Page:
Berlioz: Symphonie Fantastique
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The Cincinnati Symphony has always been respected as a solid, second-tier orchestra. But with this disc, as in other recent recordings, it seems like a world-class orchestra that can eat showpieces like Berlioz's Symphonie Fantastique for breakfast. The strings are luminous throughout, especially in the Love Scene from Roméo et Juliette, where their golden glow makes Paavo Järvi's graceful interpretation something special. If his Symphonie Fantastique doesn't oust such longtime favorites as the Munch, Paray, and Bernstein recordings, it still stands as one of the best recent versions. It's also blessed with outstanding sonics, which gives depth and transparency to the orchestration. Järvi's reading is not as fervid as those listed above, but in its classicism and concern for long lines, it reminds one of Colin Davis's excellent Philips versions of the score. Pleasurable instrumental details, like the golden shower of harp runs, abound, and there's no lack of energy in the wild close to the Witches' Sabbath movement. This first recording of the Cincinnatians with their new music director is a fine achievement that promises much for the future. --Dan Davis
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As you probably know, French Romantic composer Hector Berlioz (1803-1869) wrote his Symphonie fantastique in 1830, and it quickly became one of the most influential pieces of music of all time. Combining the programmatic elements of predecessors like Vivaldi's Four Seasons and Beethoven's Pastoral Symphony and utilizing an enormous orchestral arrangement for well over a hundred players (Berlioz employed about 130 musicians for the première), the result was extraordinary for its time period. I suspect if the composer had had a wind machine, electronic instruments, and a light show available to him, he would have used them, too. Yet the music remains extraordinary for our own time as well, even though people have repeated and imitated it at length.
In the work's five movements, the young Berlioz (at the time in his mid twenties) wrote autobiographically of the hopeless love of a young man for a woman, the young man falling into a drug-induced dream, which the composer describes in his music. The woman reappears throughout the Symphonie in the form of an idée fixe, a "fixed idea" the young man cannot shake. The fourth and fifth movements in particular are tours de force of imagination and orchestral exuberance. The hero envisions that the court has convicted him of murdering his loved one, and his jailors are leading him to the scaffold for hanging. Then, in the finale, the "Witches' Sabbath," the fates seem to have committed the young lover to some kind of purgatory or hell for his crime of passion, where he sees his beloved among the witches.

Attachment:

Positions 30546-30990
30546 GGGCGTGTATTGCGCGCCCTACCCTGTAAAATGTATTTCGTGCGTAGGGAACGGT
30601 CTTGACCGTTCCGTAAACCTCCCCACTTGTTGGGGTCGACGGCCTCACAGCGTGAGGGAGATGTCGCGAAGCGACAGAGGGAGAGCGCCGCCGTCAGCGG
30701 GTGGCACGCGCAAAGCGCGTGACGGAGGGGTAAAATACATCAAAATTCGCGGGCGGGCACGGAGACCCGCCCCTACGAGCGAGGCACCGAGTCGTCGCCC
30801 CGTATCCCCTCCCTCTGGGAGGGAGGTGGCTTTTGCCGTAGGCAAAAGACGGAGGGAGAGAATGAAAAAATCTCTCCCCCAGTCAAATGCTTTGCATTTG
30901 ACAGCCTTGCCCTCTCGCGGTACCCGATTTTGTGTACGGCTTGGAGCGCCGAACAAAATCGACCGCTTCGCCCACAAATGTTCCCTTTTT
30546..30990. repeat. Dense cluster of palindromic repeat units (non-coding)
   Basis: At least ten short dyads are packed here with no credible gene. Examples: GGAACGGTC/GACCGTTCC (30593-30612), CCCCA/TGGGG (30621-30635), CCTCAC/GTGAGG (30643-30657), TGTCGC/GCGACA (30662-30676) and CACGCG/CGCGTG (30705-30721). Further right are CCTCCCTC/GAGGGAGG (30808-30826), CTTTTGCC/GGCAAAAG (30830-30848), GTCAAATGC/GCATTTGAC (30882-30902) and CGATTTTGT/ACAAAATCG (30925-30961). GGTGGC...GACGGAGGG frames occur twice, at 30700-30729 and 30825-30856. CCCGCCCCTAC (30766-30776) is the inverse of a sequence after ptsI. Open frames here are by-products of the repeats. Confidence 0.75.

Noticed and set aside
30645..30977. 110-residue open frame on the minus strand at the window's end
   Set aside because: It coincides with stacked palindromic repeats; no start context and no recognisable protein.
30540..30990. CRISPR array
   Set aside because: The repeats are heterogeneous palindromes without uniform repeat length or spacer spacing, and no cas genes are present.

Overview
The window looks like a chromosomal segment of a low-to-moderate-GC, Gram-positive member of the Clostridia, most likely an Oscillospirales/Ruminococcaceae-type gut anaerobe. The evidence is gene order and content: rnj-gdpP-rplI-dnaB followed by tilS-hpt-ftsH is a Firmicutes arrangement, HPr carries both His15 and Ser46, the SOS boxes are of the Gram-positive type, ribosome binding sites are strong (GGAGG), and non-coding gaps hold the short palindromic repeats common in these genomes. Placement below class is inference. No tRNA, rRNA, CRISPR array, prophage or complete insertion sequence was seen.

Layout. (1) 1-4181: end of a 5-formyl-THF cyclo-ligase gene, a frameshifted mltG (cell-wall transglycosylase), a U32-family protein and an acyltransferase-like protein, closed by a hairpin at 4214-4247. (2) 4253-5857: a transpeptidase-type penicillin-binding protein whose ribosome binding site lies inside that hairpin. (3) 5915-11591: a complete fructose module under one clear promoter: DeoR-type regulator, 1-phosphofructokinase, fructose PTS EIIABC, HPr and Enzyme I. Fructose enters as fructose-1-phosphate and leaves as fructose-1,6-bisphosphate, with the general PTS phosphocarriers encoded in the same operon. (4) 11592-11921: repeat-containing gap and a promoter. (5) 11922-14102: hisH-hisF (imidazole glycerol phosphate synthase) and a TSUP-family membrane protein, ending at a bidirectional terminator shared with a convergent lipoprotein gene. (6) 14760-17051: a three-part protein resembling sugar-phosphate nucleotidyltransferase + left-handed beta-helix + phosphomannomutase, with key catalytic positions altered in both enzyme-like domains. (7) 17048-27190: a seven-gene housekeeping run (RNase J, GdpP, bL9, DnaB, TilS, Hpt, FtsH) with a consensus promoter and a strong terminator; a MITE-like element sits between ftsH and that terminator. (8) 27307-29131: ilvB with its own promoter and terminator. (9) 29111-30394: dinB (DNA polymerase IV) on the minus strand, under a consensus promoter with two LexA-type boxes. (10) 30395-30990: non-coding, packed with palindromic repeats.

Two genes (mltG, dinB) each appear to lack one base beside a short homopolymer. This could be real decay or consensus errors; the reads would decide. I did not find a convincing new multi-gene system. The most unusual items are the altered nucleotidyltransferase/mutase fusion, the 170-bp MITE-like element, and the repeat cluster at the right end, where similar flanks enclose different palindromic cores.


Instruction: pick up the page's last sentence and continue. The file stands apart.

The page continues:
Maestro Jarvi handles all of this in a gentler, more poetic manner than many of his competitors, and perhaps that is why calling his performance "middle-of-the-road," as I did above, is being somewhat unfair. It is a pretty good realization of the work, full of excitement and passion of varying degrees. It's just that it doesn't quite open up Berlioz's bizarre fantasies as well as the four comparison discs I had on hand, which are better examples of the inventiveness this work needs. Jarvi tends to pale somewhat in their shadow. The four comparisons I used were Sir Colin Davis's second Concertgebouw reading (Philips), a remarkably mature performance; Leonard Bernstein's Orchestre National de France disc (EMI or Hi-Q), a fiery performance; John Eliot Gardiner's original instruments rendition with the Orchestre Revolutionaire et Romantique (Philips), also an animated reading; and, my favorite, Sir Thomas Beecham's French Radio National Orchestra recording (EMI), noted for its colorful interpretation. Next to these chaps, Jarvi comes off as rather straightforward--lyrical, to be sure, but also a bit matter-of-fact and to the point. Which is not at all bad, just maybe not a first choice in this repertoire.
Nevertheless, where the two-channel stereo Telarc disc scores over its rivals is in the audio department. Particularly when Jarvi reaches the final two show-stopping, stereo-spectacular movements, "The March to the Scaffold" and "The Witches' Sabbath." In these sections we can hear the effects of the extra-wide dynamic range of the Telarc release, the strong dynamic impact, the spacious dimensionality, and, of course, the famous Telarc bass drum. That said, I must admit that the Gardiner recording came close sonically, Gardiner always favoring a wide dynamic range in his recordings, anyway. Still and all, the Davis disc held its own, too, in everything but the final moments, and the Beecham sounded good as well; but the Bernstein seemed a little thin, comparatively, even in its Hi-Q audiophile realization. Perhaps people will purchase this Telarc recording primarily as a demonstration piece; whatever, it's one that can provide ample musical entertainment as well.
The SACD pressing, however, is not that impressive. It is recorded at a considerably lower volume than the analog version. As a result, the final 2 movements which often are used to demo audio system capability sound pale. Take the same hybrid disk and play it on a regular CD player and it blossoms.